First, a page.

Both Mercury and Venus were recently on the opposite side of the Sun from the Earth at superior conjunction. Coming from that relative position both planets travel eastward until they reach a point with respect to the Sun that we see as the furthest apart, or the greatest angular separation between the Sun and Mercury or Venus. This happens on either side of the Sun and are known as elongations. Since both planets are on the east side of the Sun they are both heading toward eastern elongation. In the animated graphic above you can see all of Mercury’s orbit on the east side of the Sun including the part where Mercury reaches eastern elongation and heads back toward the Sun. Because Venus is further from the sun it has a longer orbital period around the sun and likewise a longer orbital path so Venus’s orbital path on the graphic extends past the edge.

   

   Click here to go to the Qué tal in the Current Skies web site for more observing information.

3 Amigos!

3planets-text   This evening, Wednesday 22 May, at sunset or shortly after look toward the west northwest horizon to see a trio of planets – Jupiter with Mercury and Venus lower to the right. All three planets will be close enough to be seen in the same field of view of binoculars through the end of this month as this animated graphic shows.

   What is going on? Jupiter is getting closer to the Sun – setting earlier each evening. This is due to the Sun’s apparent eastward motion along the ecliptic which in reality is the Earth’s orbital motion. Since the Earth orbits faster than Jupiter the Sun will catch up with Jupiter as is happening over the next weeks. Meanwhile Mercury and Venus both orbit faster than the Earth and certainly Jupiter so they are able to quickly catch up and pass Jupiter in a manner of days. Both of the inner planets are moving eastward currently.

   Looking Ahead: Starting with 1 June, Mercury and then Venus will pass through a part of the sky near the feet of the Gemini Twins. In this area are several open star clusters that may be visible with binoculars given good sky conditions. Easily seen with low power telescopes with a low magnification or wide field of view eyepiece.

   Click here to go to the Qué tal in the Current Skies web site for more observing information.

Moon, Spica, and Saturn

21-23 May - 10 pm CDT

21-23 May – 10 pm CDT

   Tonight, 21 May, and tomorrow the 22nd, the waxing gibbous Moon will pass by the bright blue-white star Spica and the planet Saturn to the east (left) from Spica. This part of the sky is interesting, as are all parts of the sky, however in this area is a menagerie of animals including Corvus the Crow, Crater the Cup (or wine goblet), Hydra the Many Headed Snake, Leo the Lion, and of course the Harvest Maiden Virgo.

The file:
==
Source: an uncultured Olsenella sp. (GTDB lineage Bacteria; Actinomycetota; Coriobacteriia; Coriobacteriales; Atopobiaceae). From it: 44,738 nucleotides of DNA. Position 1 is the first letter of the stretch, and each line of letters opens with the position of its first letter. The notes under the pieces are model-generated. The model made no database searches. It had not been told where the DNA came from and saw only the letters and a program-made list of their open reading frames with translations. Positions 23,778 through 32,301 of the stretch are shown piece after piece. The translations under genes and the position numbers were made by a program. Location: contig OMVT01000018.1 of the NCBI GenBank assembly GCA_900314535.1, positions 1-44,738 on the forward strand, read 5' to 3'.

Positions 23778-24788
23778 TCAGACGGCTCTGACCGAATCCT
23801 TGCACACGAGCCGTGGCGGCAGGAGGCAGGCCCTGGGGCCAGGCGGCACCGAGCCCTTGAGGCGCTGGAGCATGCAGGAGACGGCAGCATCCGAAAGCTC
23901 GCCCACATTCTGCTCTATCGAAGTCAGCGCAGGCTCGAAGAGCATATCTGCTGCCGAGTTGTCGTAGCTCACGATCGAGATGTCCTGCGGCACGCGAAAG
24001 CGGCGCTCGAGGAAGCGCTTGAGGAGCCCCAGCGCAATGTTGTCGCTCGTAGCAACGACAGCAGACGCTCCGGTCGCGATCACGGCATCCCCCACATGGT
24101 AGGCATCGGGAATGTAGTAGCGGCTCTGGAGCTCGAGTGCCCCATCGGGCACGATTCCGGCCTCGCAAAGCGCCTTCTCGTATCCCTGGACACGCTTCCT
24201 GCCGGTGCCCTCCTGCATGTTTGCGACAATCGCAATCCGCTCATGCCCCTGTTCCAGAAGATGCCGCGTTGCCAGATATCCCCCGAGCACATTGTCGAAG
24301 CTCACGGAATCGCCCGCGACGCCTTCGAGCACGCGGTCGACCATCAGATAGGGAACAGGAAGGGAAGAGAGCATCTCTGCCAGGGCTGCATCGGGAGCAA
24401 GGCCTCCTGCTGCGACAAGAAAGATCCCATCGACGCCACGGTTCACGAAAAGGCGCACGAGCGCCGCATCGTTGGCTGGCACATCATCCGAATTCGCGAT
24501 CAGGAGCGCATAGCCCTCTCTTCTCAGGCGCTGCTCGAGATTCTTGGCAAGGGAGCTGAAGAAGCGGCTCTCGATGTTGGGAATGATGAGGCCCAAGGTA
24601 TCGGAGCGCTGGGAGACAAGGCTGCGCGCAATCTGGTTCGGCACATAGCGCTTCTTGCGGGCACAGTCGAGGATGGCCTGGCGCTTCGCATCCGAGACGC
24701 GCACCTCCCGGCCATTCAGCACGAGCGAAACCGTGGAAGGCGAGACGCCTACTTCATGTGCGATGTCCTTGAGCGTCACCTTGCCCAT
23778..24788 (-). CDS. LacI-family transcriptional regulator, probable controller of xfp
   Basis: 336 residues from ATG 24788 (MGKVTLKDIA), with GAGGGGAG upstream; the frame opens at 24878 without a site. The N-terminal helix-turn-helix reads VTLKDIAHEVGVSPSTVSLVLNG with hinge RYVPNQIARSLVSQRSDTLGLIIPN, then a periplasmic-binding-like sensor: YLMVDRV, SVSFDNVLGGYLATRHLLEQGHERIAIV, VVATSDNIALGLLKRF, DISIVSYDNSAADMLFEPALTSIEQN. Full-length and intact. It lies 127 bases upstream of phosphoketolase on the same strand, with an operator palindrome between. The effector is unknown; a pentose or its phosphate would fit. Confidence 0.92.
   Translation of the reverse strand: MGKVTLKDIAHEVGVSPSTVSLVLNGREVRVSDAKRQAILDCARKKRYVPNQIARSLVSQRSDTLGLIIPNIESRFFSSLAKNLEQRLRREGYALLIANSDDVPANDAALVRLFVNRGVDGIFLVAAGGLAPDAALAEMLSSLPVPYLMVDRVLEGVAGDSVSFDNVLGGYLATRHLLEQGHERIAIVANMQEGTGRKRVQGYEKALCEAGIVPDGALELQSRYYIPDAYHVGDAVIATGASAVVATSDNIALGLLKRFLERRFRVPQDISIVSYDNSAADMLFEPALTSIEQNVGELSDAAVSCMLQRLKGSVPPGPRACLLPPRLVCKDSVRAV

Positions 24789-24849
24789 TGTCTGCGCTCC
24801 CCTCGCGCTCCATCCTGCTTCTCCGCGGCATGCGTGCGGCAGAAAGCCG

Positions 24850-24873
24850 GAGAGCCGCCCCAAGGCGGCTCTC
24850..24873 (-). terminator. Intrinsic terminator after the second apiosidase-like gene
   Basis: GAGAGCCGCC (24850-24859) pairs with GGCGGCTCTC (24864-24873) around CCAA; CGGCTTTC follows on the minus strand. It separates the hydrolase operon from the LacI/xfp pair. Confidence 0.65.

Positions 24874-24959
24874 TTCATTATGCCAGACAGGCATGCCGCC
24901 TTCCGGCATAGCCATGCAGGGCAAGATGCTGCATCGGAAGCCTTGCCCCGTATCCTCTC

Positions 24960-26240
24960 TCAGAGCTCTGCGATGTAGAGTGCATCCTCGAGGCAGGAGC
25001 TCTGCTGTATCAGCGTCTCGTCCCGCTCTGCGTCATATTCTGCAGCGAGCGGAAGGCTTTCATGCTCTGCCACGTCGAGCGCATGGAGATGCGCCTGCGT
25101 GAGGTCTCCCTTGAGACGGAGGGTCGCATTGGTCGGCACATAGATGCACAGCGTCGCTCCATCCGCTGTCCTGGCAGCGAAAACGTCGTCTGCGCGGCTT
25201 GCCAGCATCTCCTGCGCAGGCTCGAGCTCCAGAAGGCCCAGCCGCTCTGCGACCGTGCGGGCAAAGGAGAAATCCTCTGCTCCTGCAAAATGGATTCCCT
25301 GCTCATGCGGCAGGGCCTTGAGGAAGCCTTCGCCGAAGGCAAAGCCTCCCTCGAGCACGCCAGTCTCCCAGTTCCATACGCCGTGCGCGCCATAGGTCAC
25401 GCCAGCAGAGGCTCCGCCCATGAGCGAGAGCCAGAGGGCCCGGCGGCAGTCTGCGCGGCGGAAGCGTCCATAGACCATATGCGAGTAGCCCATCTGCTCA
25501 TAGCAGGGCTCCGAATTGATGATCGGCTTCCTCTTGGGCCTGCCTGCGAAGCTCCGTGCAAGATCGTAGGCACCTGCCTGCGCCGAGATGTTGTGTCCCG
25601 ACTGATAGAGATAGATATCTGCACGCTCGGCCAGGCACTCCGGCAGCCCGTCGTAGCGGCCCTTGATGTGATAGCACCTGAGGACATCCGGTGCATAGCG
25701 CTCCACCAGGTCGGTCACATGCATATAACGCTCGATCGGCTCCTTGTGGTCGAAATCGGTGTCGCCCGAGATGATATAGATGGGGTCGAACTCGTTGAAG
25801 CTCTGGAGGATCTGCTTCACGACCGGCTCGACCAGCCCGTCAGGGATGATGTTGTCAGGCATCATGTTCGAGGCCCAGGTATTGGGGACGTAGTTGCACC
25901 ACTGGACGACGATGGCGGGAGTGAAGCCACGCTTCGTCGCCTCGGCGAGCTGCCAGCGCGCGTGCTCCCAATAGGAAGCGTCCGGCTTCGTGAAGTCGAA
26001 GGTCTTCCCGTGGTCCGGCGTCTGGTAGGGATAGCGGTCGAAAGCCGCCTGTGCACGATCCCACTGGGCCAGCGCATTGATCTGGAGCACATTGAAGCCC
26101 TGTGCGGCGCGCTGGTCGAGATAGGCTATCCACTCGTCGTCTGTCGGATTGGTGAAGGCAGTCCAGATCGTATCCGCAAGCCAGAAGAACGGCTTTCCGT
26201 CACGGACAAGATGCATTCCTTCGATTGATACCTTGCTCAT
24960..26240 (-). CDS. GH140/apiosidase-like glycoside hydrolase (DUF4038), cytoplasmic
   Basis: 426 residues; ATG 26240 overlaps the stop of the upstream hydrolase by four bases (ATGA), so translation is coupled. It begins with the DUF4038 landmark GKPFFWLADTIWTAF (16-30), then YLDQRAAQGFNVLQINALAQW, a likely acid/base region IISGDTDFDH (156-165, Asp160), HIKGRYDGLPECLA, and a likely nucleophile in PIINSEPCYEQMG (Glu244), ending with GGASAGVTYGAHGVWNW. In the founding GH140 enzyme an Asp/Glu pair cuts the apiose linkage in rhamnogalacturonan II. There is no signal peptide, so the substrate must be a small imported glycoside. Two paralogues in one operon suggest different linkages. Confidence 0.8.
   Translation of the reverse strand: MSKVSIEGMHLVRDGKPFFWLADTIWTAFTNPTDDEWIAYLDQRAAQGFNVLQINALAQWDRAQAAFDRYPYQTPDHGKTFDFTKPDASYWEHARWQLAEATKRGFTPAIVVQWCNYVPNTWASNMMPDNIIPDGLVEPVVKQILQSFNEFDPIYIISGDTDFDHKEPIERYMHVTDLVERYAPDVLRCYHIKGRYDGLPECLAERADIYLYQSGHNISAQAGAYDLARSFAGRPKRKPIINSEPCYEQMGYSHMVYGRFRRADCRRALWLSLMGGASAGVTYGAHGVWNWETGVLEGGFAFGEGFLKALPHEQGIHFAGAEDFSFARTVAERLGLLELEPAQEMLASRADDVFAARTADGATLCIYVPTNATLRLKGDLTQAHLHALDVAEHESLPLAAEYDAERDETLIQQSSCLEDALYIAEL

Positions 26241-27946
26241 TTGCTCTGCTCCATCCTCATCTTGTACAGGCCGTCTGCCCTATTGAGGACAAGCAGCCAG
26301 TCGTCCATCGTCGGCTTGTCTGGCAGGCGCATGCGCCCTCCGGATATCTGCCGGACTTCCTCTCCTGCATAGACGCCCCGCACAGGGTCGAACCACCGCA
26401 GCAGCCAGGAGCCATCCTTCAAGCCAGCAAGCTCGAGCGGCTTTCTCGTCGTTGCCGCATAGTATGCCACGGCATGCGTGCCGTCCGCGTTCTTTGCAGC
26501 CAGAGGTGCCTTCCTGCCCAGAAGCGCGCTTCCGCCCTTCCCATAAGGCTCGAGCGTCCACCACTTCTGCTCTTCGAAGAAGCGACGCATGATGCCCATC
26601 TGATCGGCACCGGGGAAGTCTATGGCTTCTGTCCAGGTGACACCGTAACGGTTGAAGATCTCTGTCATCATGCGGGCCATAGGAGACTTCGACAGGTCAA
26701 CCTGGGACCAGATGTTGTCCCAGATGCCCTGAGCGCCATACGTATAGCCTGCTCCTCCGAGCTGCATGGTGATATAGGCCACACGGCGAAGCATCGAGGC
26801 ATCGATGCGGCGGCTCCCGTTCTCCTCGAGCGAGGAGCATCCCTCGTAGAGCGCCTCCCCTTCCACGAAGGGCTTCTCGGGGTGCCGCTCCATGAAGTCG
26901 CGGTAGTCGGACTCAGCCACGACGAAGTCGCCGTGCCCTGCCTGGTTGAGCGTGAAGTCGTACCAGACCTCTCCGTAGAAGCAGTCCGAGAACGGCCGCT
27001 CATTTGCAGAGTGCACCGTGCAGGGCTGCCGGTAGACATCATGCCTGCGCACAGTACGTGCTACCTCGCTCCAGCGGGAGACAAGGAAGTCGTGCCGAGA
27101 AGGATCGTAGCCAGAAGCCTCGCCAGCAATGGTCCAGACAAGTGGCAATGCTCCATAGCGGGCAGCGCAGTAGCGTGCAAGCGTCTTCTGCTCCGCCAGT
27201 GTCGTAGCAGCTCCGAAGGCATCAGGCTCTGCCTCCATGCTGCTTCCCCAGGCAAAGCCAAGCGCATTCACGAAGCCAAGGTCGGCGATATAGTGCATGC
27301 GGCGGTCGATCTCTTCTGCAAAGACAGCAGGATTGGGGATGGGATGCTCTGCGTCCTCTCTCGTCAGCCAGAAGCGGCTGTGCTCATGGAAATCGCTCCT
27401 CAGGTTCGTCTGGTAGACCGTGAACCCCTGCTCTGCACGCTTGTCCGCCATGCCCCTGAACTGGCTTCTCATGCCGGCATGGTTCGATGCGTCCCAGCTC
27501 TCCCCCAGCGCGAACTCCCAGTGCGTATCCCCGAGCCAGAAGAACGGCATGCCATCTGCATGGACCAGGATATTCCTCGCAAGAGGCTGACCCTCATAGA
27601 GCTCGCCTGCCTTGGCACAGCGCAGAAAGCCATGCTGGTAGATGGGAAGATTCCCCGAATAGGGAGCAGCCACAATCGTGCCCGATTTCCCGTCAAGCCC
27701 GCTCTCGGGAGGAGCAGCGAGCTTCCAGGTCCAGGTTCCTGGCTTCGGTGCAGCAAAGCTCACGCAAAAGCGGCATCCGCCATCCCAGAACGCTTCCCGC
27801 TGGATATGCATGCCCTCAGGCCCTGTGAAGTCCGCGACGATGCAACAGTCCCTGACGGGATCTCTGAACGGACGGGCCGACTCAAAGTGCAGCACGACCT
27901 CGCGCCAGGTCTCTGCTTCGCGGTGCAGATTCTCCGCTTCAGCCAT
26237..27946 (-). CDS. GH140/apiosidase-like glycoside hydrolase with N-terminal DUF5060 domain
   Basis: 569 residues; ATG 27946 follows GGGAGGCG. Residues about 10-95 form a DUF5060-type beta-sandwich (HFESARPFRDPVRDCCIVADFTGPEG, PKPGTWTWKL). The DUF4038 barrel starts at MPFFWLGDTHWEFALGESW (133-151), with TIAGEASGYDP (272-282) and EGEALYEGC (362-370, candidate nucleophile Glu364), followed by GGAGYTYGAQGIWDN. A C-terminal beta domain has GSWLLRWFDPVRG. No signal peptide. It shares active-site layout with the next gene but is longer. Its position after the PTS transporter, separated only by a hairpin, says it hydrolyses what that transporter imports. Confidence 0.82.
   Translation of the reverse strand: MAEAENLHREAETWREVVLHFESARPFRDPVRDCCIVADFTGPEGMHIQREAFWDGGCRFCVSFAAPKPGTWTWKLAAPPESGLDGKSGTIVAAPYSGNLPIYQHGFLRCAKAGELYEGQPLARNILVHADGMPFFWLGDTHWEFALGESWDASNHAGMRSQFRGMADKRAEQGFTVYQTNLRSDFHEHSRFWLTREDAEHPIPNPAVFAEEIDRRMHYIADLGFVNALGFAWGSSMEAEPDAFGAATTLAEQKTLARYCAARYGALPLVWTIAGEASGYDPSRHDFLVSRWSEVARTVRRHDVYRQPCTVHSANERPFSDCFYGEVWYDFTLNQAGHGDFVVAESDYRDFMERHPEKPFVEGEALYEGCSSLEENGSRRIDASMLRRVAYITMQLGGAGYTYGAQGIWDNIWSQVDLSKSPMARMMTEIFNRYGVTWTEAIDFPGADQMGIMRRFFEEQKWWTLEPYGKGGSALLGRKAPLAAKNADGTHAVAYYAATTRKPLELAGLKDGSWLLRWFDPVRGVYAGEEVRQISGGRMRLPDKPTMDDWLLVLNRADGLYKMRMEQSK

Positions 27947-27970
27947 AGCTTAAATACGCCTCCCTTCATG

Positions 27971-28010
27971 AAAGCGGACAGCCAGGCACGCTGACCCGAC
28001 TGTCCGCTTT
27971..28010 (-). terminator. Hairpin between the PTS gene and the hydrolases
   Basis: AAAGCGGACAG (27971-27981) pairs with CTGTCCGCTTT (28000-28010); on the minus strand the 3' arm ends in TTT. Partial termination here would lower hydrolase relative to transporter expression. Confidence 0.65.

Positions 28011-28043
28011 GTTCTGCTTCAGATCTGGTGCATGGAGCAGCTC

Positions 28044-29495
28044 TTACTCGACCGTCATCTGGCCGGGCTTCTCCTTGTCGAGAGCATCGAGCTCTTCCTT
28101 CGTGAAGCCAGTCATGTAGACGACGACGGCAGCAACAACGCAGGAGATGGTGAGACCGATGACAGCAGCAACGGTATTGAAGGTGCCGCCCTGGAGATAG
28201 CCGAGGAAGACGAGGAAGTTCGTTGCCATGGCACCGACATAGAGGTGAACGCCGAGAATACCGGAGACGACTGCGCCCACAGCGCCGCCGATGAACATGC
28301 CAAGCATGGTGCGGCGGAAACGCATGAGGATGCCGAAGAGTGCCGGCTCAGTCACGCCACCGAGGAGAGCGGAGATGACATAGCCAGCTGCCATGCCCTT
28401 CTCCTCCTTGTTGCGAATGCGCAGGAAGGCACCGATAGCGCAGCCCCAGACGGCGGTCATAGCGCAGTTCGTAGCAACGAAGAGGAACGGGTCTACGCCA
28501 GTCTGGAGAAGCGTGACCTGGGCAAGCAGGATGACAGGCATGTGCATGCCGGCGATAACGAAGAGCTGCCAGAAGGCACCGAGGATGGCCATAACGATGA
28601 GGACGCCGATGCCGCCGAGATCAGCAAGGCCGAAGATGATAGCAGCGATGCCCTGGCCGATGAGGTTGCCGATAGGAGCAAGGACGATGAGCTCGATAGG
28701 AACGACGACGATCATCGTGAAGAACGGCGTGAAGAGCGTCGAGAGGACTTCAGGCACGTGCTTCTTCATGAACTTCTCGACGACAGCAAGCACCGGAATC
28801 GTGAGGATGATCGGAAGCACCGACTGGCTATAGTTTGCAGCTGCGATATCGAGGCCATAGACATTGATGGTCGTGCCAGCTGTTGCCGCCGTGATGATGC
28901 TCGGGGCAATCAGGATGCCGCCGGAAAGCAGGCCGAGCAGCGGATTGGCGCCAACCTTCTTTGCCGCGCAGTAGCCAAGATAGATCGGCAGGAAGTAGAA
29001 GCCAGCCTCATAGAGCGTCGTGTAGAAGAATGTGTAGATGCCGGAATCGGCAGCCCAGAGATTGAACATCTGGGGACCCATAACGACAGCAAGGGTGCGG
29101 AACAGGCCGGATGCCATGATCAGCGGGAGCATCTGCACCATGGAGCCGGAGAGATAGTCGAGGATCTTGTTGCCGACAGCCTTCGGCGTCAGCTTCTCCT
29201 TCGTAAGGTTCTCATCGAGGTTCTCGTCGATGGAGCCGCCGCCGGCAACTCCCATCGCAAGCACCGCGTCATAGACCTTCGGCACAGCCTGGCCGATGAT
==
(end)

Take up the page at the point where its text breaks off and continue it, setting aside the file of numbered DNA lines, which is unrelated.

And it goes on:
Click here to go to the Qué tal in the Current Skies web site for more observing information.

Free Engineering Book

book   Just a quick note to alert you to a free book download for the Kindle. The book, Engineering Stories, is written by an engineer colleague of mine, and contains seven short fiction stories about engineers and how they do what they do. The stories are well written and allow the reader to follow the path an engineer takes from initial brainstorming through the development process to the final product.
   If you are doing anything related to STEM education or are just a curious type then I would recommend this book for you and your students.
   The entire book is available as separate stories and are all free and each may be downloaded from the author’s web site address.
   
   
Caution: Objects viewed with an optical aid are further than they appear.
   Click here to go to the Qué tal in the Current Skies web site for more observing information for this month.

Sun Not in Gemini Today

4:00 p.m. CDT

4:00 p.m. CDT

   Monday 20 May at 4 p.m. CDT the Sun will cross into the constelltion of Gemini the Twins according to the pseudoscience of astrology. However in reality the Sun is within the constellation of Taurus the Bull due to circumstances beyond our control.
   The Earth wobbles on its axis and causes precession of the axes which in turn, among other things, causes the celestial grid system to shift moving the original signs of the zodiac at least one constellation to the west. In effect whatever your zodiacal sign may be according to astrology, you are really the constellation before it according to Astronomy and on this day, the real position of the Sun is still within Taurus the Bull.

   Click here to go to the Qué tal in the Current Skies web site for more observing information.

Moon, Meets A Lion

leo1   This evening the first quarter Moon is close to the star Regulus, the brightest star in the constellation Leo the Lion.

   Click here to go to the Qué tal in the Current Skies web site for more observing information.